When you write a piece of code, you inevitably need to use memory. To keep track of the data you care about. This data can be list of customers, contents of a file, input from the user or anything. Unfortunately, the amount of available memory is not unlimited. So when you program is running, you can't keep everything forever there. So how should we solve this problem? There are two ways:
- As soon as you no longer need a piece of memory, tell the Operating System about that so it can use that for other purposes too (maybe another program is running at the same time and that piece of memory can be useful there). This is what C/C++ language do. It can be really difficult/tricky to do as you (the developer) need to keep track of all memory operations and make sure to let OS know when it is no longer needed.
- You can delegate this to the runtime environment that executes your application. This approach is very common and used by most of the programming languages like Python or Java.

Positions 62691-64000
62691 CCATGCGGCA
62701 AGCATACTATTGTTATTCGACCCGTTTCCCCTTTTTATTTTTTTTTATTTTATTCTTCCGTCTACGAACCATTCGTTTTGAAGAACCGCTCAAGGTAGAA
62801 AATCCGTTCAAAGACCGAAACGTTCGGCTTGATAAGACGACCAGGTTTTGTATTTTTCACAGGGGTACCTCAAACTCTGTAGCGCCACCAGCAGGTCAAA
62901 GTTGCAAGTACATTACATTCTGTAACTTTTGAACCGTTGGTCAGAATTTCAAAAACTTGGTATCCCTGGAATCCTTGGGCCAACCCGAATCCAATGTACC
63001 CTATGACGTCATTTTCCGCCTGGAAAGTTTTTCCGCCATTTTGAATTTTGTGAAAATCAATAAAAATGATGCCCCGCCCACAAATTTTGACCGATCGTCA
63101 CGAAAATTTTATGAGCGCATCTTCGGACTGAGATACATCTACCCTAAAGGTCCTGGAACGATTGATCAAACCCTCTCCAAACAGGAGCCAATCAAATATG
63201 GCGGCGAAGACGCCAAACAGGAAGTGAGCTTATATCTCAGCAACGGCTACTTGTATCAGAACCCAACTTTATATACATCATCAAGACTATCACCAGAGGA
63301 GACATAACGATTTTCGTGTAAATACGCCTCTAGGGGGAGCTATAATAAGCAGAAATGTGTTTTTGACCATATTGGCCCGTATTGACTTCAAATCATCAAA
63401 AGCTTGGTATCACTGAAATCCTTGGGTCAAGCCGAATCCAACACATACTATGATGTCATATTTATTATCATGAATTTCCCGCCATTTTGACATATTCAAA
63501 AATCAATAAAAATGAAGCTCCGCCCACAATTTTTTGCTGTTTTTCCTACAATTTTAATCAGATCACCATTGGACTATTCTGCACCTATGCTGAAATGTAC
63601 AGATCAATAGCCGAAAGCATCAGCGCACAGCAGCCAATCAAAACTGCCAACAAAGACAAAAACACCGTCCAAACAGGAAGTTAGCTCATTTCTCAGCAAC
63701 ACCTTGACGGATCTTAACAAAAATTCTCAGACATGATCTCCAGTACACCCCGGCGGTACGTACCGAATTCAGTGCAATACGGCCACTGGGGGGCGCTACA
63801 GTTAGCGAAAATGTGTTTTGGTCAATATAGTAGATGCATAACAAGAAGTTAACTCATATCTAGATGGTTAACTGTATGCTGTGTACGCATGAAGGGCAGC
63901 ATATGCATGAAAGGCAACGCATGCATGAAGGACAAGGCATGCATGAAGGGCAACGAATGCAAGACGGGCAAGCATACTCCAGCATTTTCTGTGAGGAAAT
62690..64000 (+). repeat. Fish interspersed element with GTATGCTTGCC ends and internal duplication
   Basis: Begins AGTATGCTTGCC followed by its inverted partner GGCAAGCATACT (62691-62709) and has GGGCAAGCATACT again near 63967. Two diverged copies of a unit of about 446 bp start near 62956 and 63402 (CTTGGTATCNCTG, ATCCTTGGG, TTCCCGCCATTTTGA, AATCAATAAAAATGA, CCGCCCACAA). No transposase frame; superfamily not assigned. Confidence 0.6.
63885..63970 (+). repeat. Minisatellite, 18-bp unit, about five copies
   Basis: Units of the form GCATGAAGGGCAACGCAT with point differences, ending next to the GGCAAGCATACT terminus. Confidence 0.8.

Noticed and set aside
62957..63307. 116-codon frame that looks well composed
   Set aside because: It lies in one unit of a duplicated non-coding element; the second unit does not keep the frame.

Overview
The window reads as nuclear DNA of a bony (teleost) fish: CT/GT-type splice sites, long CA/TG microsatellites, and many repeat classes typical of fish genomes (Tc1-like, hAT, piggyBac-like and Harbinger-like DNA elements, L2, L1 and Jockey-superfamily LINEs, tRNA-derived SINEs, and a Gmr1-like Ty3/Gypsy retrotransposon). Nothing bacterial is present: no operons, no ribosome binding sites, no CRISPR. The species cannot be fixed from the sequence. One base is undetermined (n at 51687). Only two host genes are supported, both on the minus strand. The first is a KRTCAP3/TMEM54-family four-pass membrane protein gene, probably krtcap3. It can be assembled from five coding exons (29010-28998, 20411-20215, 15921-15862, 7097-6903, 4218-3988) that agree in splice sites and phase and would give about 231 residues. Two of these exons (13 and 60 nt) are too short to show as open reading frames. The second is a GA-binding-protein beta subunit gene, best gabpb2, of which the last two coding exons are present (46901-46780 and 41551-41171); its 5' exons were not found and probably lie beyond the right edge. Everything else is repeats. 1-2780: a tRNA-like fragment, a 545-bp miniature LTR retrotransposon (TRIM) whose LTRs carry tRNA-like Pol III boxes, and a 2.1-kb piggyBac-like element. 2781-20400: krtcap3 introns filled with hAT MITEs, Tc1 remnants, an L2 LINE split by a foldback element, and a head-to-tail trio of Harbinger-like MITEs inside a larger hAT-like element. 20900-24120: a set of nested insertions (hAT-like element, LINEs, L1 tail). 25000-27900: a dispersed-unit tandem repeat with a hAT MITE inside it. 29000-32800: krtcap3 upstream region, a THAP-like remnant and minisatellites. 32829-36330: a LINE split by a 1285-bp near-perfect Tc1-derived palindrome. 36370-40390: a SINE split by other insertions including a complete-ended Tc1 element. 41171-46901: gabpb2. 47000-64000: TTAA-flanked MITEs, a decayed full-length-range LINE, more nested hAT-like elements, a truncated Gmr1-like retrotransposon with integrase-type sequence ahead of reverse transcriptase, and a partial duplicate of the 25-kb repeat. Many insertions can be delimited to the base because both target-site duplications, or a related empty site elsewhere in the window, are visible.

The second approach, needs a Garbage Collector to do the job. This GC is a piece of code which is already provided by the language and handles all the memory management for you, so you can focus on the code you write and not managing computer memory.
The problem is, GC needs to do a lot of processing. It needs to keep track of all memory allocations, and the references to those allocations in your code. Note that there can be N references to a single block of allocated memory. GC needs to take care of all N references and it can only return the memory to OS when all those references are no longer valid in the code. As a result, GC will need to stop your application (for a few milliseconds) and do the job (check memory allocations, check references, mark those allocations which can be returned, return those marked allocations). These few milliseconds can be really expensive in some cases (for example for low latency applications or real-time processing).
Java has introduced a new type of GC which tries to use concurrent techniques to make keep this overhead minimum. It is a new experimental GC algorithm and you can check here for more information.